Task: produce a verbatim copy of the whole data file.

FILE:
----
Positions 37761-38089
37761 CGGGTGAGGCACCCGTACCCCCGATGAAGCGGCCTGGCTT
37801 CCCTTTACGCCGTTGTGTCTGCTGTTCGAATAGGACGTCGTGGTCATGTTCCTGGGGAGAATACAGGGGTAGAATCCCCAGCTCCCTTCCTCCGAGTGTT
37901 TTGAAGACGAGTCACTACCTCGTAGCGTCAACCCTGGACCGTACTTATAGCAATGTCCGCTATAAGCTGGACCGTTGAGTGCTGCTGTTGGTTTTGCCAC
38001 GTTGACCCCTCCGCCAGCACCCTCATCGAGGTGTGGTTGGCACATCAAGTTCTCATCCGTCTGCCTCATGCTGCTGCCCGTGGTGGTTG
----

Positions 37761-38089
37761 CGGGTGAGGCACCCGTACCCCCGATGAAGCGGCCTGGCTT
37801 CCCTTTACGCCGTTGTGTCTGCTGTTCGAATAGGACGTCGTGGTCATGTTCCTGGGGAGAATACAGGGGTAGAATCCCCAGCTCCCTTCCTCCGAGTGTT
37901 TTGAAGACGAGTCACTACCTCGTAGCGTCAACCCTGGACCGTACTTATAGCAATGTCCGCTATAAGCTGGACCGTTGAGTGCTGCTGTTGGTTTTGCCAC
38001 GTTGACCCCTCCGCCAGCACCCTCATCGAGGTGTGGTTGGCACATCAAGTTCTCATCCGTCTGCCTCATGCTGCTGCCCGTGGTGGTTG